• H04M1/72536With means for supporting locally a plurality of applications to increase the functionality for supporting an emergency service
    • H04M1/72538With means for supporting locally a plurality of applications to increase the functionality for supporting an emergency service with automatic feature activation, e.g. upon sensing of an alarm condition
    • HELECTRICITY
    • H04ELECTRIC COMMUNICATION TECHNIQUE
    • H04MTELEPHONIC COMMUNICATION
    • H04M2203/00Aspects of automatic or semi-automatic exchanges
    • H04M2203/20Aspects of automatic or semi-automatic exchanges related to features of supplementary services
    • H04M2203/205Broadcasting
    • HELECTRICITY
    • H04ELECTRIC COMMUNICATION TECHNIQUE
    • H04MTELEPHONIC COMMUNICATION
    • H04M2207/00Type of exchange or network, i.e. telephonic medium, in which the telephonic communication takes place
    • H04M2207/18Type of exchange or network, i.e. telephonic medium, in which the telephonic communication takes place wireless networks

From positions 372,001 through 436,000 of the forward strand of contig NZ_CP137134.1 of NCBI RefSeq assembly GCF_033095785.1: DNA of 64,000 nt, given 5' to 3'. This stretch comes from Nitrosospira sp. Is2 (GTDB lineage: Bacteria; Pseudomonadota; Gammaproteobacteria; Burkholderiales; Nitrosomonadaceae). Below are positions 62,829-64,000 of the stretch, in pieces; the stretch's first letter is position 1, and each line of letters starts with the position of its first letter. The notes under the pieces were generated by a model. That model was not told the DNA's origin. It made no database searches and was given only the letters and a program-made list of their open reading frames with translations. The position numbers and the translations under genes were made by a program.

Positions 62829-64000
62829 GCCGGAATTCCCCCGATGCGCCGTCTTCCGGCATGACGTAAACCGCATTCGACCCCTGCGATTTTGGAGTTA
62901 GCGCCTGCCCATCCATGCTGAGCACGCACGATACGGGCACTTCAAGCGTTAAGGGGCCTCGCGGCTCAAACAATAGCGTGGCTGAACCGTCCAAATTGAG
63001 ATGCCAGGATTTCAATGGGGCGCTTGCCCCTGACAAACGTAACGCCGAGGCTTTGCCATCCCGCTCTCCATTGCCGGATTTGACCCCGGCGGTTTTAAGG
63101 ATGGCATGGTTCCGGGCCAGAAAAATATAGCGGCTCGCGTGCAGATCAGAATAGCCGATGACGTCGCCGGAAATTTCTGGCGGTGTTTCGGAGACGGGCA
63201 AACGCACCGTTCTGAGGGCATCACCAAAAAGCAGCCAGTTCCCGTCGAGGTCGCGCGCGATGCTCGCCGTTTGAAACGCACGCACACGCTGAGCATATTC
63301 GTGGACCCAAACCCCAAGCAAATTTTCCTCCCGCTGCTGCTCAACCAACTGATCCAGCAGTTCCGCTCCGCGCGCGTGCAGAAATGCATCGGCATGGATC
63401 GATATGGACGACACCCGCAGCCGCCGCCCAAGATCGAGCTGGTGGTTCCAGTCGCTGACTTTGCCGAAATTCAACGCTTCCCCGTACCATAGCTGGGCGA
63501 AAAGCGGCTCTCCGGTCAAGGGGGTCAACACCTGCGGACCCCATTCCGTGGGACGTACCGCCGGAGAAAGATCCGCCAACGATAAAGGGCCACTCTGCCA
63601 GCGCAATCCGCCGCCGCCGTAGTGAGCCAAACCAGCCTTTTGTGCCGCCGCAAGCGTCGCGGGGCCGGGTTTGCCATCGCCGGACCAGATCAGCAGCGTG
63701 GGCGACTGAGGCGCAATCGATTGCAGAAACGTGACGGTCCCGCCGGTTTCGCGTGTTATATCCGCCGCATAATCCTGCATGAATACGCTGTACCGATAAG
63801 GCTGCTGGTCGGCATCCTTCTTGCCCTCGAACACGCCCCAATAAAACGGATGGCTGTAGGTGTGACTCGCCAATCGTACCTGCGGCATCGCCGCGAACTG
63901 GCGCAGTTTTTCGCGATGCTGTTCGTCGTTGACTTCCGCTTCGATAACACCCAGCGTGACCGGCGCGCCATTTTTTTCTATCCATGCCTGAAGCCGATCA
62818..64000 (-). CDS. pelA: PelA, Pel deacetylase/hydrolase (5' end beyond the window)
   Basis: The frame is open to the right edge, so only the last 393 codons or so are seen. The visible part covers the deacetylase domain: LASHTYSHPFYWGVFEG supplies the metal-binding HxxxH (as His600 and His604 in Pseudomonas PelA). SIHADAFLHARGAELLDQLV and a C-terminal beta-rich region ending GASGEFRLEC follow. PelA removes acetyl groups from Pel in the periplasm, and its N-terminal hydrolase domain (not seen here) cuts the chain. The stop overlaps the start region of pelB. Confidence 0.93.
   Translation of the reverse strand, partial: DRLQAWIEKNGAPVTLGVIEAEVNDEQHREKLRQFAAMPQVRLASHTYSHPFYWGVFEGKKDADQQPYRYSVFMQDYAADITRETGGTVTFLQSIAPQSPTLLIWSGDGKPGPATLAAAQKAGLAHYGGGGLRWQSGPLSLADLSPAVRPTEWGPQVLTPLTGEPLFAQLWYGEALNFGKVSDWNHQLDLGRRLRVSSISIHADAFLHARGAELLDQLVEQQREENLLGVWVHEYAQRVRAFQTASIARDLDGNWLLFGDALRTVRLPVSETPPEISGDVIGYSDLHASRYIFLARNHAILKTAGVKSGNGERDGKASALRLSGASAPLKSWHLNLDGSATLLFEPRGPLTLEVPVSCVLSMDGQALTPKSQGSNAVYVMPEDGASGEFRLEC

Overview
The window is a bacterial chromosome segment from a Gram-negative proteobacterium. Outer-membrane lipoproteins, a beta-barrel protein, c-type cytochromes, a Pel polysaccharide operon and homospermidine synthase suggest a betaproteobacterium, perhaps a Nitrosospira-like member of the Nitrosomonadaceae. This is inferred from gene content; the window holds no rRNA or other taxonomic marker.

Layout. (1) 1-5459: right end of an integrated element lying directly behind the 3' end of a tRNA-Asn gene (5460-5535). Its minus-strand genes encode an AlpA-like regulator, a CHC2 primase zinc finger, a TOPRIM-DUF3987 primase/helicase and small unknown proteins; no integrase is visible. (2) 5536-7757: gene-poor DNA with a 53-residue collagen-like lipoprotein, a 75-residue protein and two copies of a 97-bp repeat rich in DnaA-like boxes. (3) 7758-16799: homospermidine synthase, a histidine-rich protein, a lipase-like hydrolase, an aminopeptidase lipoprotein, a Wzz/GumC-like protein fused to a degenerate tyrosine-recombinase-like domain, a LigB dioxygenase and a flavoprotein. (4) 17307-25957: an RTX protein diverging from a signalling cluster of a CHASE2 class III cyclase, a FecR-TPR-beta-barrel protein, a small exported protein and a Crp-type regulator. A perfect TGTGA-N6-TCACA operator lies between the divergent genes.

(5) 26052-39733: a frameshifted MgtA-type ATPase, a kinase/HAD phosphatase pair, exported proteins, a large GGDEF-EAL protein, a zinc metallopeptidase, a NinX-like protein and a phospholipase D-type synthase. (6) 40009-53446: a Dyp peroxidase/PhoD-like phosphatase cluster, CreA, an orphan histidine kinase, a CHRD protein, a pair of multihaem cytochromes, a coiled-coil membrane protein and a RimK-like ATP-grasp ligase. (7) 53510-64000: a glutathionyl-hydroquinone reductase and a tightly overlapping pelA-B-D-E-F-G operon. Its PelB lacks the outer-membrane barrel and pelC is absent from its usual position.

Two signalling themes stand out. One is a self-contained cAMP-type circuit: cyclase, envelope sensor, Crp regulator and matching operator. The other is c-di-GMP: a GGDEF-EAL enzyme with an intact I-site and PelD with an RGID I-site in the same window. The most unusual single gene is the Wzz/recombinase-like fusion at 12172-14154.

• HELECTRICITY
    • H04ELECTRIC COMMUNICATION TECHNIQUE
    • H04MTELEPHONIC COMMUNICATION
    • H04M2242/00Special services or facilities
    • H04M2242/04Special services or facilities for emergency applications

Abstract

An emergency warning system for warning members of the public of an emergency situation comprises personal warning devices provided to members of the public and a cellular telecommunication system for transmitting coded cellular burst signals to the personal warning devices to elicit delivery of an emergency warning from the devices. The coded cellular burst warning signals contain emergency situation codes that the personal warning devices parse and translate into an emergency warning message displayed as text on a display screen of the personal warning device.